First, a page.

Soil microbiomes divergently respond to heavy metals and polycyclic aromatic hydrocarbons in contaminated industrial sites
01A - Beitrag in wissenschaftlicher Zeitschrift
Contaminated sites from electronic waste (e-waste) dismantling and coking plants feature high concentrations of heavy metals (HMs) and/or polycyclic aromatic hydrocarbons (PAHs) in soil. Mixed contamination (HMs + PAHs) hinders land reclamation and affects the microbial diversity and function of soil microbiomes. In this study, we analyzed HM and PAH contamination from an e-waste dismantling plant and a coking plant and evaluated the influences of HM and PAH contamination on soil microbiomes. It was noticed that HMs and PAHs were found in all sites, although the major contaminants of the e-waste dismantling plant site were HMs (such as Cu at 5,947.58 ± 433.44 mg kg−1, Zn at 4,961.38 ± 436.51 mg kg−1, and Mn at 2,379.07 ± 227.46 mg kg−1), and the major contaminants of the coking plant site were PAHs (such as fluorene at 11,740.06 ± 620.1 mg kg−1, acenaphthylene at 211.69 ± 7.04 mg kg−1, and pyrene at 183.14 ± 18.89 mg kg−1). The microbiomes (diversity and abundance) of all sites were determined via high-throughput sequencing of 16S rRNA genes, and redundancy analysis was conducted to investigate the relations between soil microbiomes and contaminants. The results showed that the microbiomes of the contaminated sites divergently responded to HMs and PAHs. The abundances of the bacterial genera Sulfuritalea, Pseudomonas, and Sphingobium were positively related to PAHs, while the abundances of the bacterial genera Bryobacter, Nitrospira, and Steroidobacter were positively related to HMs. This study promotes an understanding of how soil microbiomes respond to single and mixed contamination with HMs and PAHs.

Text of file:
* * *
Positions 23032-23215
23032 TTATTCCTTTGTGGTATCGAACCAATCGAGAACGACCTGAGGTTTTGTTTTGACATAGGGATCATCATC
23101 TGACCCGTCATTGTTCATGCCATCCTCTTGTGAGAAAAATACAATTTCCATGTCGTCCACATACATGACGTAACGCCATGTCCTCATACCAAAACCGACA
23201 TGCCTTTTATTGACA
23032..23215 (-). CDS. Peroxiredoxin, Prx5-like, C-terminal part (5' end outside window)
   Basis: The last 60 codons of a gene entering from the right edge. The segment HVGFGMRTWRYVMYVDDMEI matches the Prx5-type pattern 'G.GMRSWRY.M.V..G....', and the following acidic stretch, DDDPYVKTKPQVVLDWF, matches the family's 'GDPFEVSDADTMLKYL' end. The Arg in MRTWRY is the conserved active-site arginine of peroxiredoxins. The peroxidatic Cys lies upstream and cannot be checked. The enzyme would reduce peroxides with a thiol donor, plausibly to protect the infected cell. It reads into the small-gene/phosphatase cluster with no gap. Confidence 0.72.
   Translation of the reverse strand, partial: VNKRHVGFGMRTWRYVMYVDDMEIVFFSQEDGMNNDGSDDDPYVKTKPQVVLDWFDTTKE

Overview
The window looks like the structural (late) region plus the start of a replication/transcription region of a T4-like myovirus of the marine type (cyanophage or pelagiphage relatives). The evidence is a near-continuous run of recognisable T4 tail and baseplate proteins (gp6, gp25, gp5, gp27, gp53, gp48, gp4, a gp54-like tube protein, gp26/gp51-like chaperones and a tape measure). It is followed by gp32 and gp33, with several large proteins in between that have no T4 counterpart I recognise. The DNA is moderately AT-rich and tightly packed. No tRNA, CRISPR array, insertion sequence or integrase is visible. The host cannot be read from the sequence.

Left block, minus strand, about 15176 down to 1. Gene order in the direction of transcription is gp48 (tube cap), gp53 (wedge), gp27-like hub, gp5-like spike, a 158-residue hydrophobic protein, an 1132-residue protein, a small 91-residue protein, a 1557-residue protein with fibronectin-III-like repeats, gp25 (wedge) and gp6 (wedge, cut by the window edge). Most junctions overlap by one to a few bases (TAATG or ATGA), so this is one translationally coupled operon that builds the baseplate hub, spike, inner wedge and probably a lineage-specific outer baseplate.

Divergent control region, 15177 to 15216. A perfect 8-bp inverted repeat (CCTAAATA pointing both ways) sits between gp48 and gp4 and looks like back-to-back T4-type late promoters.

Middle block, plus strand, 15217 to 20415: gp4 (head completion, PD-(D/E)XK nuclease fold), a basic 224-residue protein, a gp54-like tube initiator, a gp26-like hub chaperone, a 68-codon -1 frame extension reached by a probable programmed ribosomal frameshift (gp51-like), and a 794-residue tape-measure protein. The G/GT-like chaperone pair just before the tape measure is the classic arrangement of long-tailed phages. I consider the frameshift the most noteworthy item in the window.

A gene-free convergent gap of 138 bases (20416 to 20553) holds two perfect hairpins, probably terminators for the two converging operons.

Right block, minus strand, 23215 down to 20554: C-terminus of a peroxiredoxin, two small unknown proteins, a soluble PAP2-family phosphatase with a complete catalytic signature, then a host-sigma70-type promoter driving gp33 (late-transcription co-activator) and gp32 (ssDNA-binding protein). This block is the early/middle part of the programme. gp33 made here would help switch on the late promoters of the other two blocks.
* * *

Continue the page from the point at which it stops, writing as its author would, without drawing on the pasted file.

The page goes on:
DOI der Originalausgabehttps://doi.org/10.1016/j.ese.2022.100169
Environmental Science and Ecotechnology
Verlag / Hrsg. Institution